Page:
Argued May 4, 1937. Decided May 24, 1937.
1. A misdemeanor for which the punishment prescribed is not infamous but may exceed $500 fine and six months' imprisonment without hard labor, may be prosecuted by information. P. 493. 2. So held of Crim. Code, § 137, prescribing a fine of not more than $1,000, or imprisonment of not more than six months, or both, for the offense of attempting to influence a juror by a written communication. P. 493. 3. The authority to prosecute by information is not limited to offenses punishable as defined in the proviso added to Cr. Code, § 335 by Act of Dec. 16, 1930. P. 494.
Mr. Jesse C. Duke, pro se.
Mr. William W. Barron, with whom Solicitor General Reed and Assistant Attorney General McMahon were on the brief, for the United States.
The court below, being divided and in doubt, and desiring the instruction and advice of this court, has certified the following questions of law:
"1. May a misdemeanor, for which no infamous punishment is prescribed, be prosecuted by information, where the punishment therefor may exceed $500 fine or six months' imprisonment, without hard labor, or both?
"2. May an offense under Sec. 137 of the Criminal Code be prosecuted by information?"
The certificate contains the following statement of facts:
"This was a prosecution for violation of Sec. 137 of the Criminal Code, 18 U.S. C.A. 243, which provides:
"'Whoever shall attempt to influence the action or decision of any grand or petit juror of any court of the United States upon any issue or matter pending before such juror, or before the jury of which he is a member, or pertaining to his duties, by writing or sending to him any letter or any communication, in print or writing, in relation to such issue or matter, shall be fined not more than $1,000, or imprisoned not more than six months, or both,'
"The prosecution was by information filed under oath by the United States Attorney. The appellant was convicted of the offense charged and from judgment and sentence thereon appeals to this court. One of the questions presented by the appeal is whether the offense charged, which is punished by six months imprisonment or fine of $1,000, or both, may be prosecuted by information, in view of Sec. 335 of the Criminal Code. . .
"Notwithstanding the decision in Thorm v. United States (C. C.A.3d) 59 F.2d 419, cert. denied 287 U.S. 624, this court is divided and in doubt as to whether a misdemeanor may be prosecuted by information where the punishment therefor, although not infamous, may exceed a fine of five hundred dollars, or six months' imprisonment without hard labor, or both. As there are a large number of such misdemeanors denounced by the Criminal Code (See Hearings before House Judiciary Committee, Seventieth Congress, First Session, January 17, 1928, on H.R. 5608, H.R. 8230, H.R. 8555, H.R. 8556, Serial 1, Page 31) the court deems the question of sufficient importance to certify to the Supreme Court."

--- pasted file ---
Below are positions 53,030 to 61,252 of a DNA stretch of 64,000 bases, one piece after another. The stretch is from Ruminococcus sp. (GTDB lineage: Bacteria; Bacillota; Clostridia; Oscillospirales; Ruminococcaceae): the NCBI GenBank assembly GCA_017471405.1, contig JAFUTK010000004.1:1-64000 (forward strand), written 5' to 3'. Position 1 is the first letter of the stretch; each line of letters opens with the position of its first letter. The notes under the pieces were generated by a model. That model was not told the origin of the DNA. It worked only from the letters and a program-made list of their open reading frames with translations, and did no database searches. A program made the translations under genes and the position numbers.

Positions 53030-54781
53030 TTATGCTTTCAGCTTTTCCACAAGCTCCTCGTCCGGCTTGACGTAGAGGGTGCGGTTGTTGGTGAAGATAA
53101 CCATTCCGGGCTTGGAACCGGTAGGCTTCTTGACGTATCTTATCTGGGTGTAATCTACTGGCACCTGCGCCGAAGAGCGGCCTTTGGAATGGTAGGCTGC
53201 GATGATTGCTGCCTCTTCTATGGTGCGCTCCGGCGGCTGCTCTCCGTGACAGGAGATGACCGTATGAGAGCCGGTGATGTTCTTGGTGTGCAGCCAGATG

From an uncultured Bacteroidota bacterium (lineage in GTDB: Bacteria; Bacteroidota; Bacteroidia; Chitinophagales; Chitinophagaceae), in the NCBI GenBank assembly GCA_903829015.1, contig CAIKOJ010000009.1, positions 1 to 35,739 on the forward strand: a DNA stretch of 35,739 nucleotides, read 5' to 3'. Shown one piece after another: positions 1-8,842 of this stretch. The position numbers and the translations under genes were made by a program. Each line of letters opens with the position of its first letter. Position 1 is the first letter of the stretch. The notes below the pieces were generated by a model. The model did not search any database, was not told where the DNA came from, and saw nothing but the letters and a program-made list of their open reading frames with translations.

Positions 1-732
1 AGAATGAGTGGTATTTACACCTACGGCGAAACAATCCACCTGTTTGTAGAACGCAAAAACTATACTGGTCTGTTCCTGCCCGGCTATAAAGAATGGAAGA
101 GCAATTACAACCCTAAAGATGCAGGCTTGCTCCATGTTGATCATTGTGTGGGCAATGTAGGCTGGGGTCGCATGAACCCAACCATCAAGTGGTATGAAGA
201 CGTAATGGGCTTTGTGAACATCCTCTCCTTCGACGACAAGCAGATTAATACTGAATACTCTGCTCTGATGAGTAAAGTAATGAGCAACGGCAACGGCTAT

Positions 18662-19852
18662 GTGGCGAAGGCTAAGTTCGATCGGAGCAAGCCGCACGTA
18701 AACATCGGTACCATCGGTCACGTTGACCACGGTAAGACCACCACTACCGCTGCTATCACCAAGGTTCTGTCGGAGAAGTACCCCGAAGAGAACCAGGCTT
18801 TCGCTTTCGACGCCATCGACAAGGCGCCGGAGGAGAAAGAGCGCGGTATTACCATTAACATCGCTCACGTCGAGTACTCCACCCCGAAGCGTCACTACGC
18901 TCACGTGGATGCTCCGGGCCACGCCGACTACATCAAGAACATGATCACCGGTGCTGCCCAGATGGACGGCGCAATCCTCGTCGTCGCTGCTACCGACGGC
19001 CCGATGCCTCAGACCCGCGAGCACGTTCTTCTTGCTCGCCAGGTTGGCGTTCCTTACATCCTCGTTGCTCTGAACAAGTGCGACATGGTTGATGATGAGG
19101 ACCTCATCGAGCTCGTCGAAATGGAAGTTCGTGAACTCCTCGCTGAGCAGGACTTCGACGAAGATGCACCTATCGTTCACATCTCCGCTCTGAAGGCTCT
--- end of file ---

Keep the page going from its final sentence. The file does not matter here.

Section 335 of the Criminal Code, c. 321, 35 Stat., 1088, 1152, before its amendment, provided: "All offenses which may be punished by death, or imprisonment for a term exceeding one year, shall be deemed felonies. All other offenses shall be deemed misdemeanors."
This section was amended by the Act of December 16, 1930, c. 15, 46 Stat. 1029, 18 U.S.C. § 541, by adding the following proviso: " Provided, That all offenses the penalty for which does not exceed confinement in a common jail, without hard labor for a period of six months, or a fine of not more than $500, or both, shall be deemed to be petty offenses; and all such petty offenses may be prosecuted upon information or complaint."
Appellant contends that this language limits the authority to prosecute by information strictly to those offenses punishable as the proviso prescribes. Under the original section, there is no doubt that the offense with which appellant is charged was a misdemeanor which could be prosecuted by information. It will be enough to cite as examples supporting this conclusion Falconi v. United States, 280 F. 766, and Hunter v. United States, 272 F. 235, 238, where other cases are collected. We think the proviso relied upon did not change this rule.
The original section divides crimes into felonies and misdemeanors. The evident object of the proviso was to bring about a subdivision of misdemeanors by creating a class of misdemeanors of minor gravity to be known as petty offenses; to be tried, as proposed by other legislation (which failed), by United States Commissioners. The addition of the words that "such petty offenses may be prosecuted upon information or complaint" did not work a change of the then well-settled rule that any misdemeanor not involving infamous punishment might be prosecuted by information instead of by indictment. The quoted words probably were inserted, as the government contends and the legislative history indicates, merely to supplement and aid the other proposed legislation then pending to which we have referred; but, in any event, they are affirmative words and do not in terms or by reasonable implication negative the broader long-standing rule in respect of misdemeanors of the other class. Thorm v. United States, 59 F.2d 419. The offense with which appellant was charged was not a petty offense within the proviso, but it was a misdemeanor of a kind, as the certificate recites, not subject to infamous punishment — therefore open to prosecution by information.
Both interrogatories must be answered in the affirmative.
Question No. 1, Yes.
Question No. 2, Yes.